Bizarro Masterpiece Theatre: The Astronaut Farmer

Like this, only less reluctant.

Film: The Astronaut Farmer (2006)

Director: Michael Polish

Starring: Billy Bob Thornton, Virginia Madsen

Written by: Mark & Michael Polish


On its own merits, The Astronaut Farmer doesn’t qualify as Bizarro cinema.  It’s an overly earnest and sappy film which chronicles the obsessive quest of farmer Charles Farmer (get it?) to build a rocket and blast off into space.  Aside from a scene involving a brick thrown through a bank window, a clever quip dismissing the rocket’s potential as a Weapon of Mass Destruction (because the government wouldn’t have found it if it was one), and a cameo by Bruce Willis playing a guardedly supportive ex-astronaut, this story of a family of dreamers overcoming adversity is downright formulaic.

Yet I do have a solid reason for inducting The Astronaut Farmer into Bizarro canon, and that is because its packaging has the strangest talk-up of a film that I’ve ever seen.  Kind of a strange criterion, I know, but this is much more than a simple matter of bad, punny taglines.  The film’s description of itself is so mind-boggling that the only reasonable explanation for its existence is heavy use of hard drugs, or at least the work of a publicist who hadn’t slept for a week.  Don’t believe me?  Behold The Astronaut Farmer’s epic self-analysis, in all its glory.


“All systems are ‘Go’ for Charles Farmer.  He’s faced bank foreclosure, neighborhood naysayers and a government alarmed by his huge purchase of high-grade fuel, but now he’s ready to blast into space inside the homemade rocket he built in his barn.  Just be home in time for dinner, Charlie.

“Billy Bob Thornton portrays Charlie in this charmer about chasing dreams… and about what it means to be a family.  10,000 pounds of rocket fuel alone can’t lift Charlie into the heavens.  He needs a launch/recovery crew, and he has one of the best: his wife (Virginia Madsen) and children, dreamers all.  They have liftoff.  Our spirits have uplift.  Gravity cannot hold down our dreams.  The Astronaut Farmer is that kind of movie.”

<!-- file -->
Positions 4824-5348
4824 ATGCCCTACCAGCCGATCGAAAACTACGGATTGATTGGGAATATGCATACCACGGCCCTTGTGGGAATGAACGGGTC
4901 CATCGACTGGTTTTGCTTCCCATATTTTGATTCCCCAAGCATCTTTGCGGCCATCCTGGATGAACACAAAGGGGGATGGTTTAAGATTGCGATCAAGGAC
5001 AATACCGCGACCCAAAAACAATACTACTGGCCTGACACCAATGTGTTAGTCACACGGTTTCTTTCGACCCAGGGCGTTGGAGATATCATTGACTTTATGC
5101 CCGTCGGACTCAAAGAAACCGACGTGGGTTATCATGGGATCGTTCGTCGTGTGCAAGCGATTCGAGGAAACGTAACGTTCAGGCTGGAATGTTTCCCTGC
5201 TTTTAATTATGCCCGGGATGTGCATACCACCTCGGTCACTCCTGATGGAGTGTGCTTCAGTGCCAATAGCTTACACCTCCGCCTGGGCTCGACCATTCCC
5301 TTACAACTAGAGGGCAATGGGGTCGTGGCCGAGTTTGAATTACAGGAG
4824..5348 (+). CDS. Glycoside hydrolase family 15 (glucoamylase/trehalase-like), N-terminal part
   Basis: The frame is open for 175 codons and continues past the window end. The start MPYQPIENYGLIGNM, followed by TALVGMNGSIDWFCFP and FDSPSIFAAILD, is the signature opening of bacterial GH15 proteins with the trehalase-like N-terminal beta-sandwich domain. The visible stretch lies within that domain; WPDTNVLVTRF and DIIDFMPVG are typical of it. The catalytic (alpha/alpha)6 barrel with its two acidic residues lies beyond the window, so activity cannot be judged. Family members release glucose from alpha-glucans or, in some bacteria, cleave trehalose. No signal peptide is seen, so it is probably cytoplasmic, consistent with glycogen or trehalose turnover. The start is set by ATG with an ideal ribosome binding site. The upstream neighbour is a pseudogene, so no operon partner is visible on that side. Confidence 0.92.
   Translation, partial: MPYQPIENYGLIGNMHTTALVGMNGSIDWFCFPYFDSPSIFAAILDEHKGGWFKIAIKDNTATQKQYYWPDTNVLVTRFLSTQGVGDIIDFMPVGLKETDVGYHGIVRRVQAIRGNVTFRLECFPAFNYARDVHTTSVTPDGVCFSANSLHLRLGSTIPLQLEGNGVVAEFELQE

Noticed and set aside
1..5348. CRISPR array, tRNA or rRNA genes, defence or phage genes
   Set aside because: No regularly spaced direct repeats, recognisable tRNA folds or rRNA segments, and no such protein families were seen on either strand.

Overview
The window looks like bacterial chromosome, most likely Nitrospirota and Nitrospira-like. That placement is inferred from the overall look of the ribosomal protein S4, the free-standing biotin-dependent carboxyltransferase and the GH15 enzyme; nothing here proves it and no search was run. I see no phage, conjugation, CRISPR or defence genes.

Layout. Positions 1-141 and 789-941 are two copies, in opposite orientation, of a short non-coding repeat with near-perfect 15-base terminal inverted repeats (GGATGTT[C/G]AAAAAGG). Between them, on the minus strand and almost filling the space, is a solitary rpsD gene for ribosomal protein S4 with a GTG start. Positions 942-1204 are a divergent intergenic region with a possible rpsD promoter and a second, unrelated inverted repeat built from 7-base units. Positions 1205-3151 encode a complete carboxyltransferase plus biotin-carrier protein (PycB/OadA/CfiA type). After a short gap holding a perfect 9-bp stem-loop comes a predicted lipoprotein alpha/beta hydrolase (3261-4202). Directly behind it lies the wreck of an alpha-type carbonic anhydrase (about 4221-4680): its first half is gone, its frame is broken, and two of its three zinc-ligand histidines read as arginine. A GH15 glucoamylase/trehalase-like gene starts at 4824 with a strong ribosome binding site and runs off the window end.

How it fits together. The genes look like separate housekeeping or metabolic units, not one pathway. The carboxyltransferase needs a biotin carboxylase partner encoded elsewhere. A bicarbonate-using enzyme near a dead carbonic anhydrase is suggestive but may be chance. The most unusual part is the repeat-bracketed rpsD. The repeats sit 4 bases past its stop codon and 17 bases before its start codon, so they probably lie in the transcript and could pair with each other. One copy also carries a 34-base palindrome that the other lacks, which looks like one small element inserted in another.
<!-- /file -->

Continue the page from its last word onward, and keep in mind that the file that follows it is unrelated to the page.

Um… what?


The Designer’s Drugs: Daft Punk – TRON Legacy Soundtrack


Medium: Album

Stimulus: Daft Punk – TRON Legacy Soundtrack

Anno: 2010


If you’re expecting Daft Punk to bust out dancefloor classics on the new TRON soundtrack, you’re going to walk away disappointed.  There is a slick track titled “Derezzed” which is vintage Daft Punk, but that’s about all the fanservice this score has to offer.  In the place of robot rock are rather high-minded symphonic tracks, the type of tense string use that is reminiscent of Hans Zimmer’s Pirates of the Caribbean scoring or his work with James Newton Howard on The Dark Knight.  The best example of this is in the tremendously monstrous “Rectifier,” which sounds like a Kraken devouring Jack Sparrow.

Though it’s not their home genre, Daft Punk makes a great transition to film scoring, and hopefully we’ll see more such efforts from the group in the future.  If the movie is as good as it sounds, no sequel fears will be necessary.

The Designer’s Drugs: Deadmau5 – 4×4=12


Medium: Album

Stimulus: Deadmau5 – 4×4=12

Anno: 2010


Whether one enjoys Deadmau5 ultimately depends upon whether one enjoys Daft Punk – and specifically, the minimalist side of the Daft Punk sound.  On 4×4=12, Deadmau5 puts together some good beats, but there’s next to nothing here that doesn’t feel like a mirror of someone else’s song.

Compounding this forgivable sin are the few vocal tracks which dot an otherwise instrumental album.  One of these three tracks, a moody pianodance titled “Raise Your Weapon,” is the album’s best track, reminiscent of the Hybrid school of orchestral electronica.  The other two sing songs, “Sofi Needs a Ladder” and “One Trick Pony”, have solid music, but they feature a shit vocalist who spouts out dirty slut slogans in an attempt to be hip and cool.  Boring.

Beyond those two disasters, 4×4=12 is a good album, but not a mind-blowing one – which, if you’re into the style, shouldn’t matter.

The Designer’s Drugs: And the Wiremen


Medium: Album

Stimulus: And the Wiremen

Anno: 2010


And the Wiremen offers a jazzy stripe of down-tempo rock, bearing some distinctively low-key British sensibilities. There are some weird moments on the album which don’t totally fit with the general theme; the eventual swagger of “Rayuela” is found after enduring some whispered rapping in Spanish, which is kind of creepy and awkward.  By and large, however, And the Wiremen play things very cool, in its best form during the rainy day noir of “Before He Gave Up the Ghost,” which is half jazz instrumental.  The slow build works so well that when the final track, “Lines,” suddenly kicks up the speed, it becomes more exciting than if it had been randomly inserted elsewhere.  It’s a nice swerve end to an album custom-made for constructive gloom.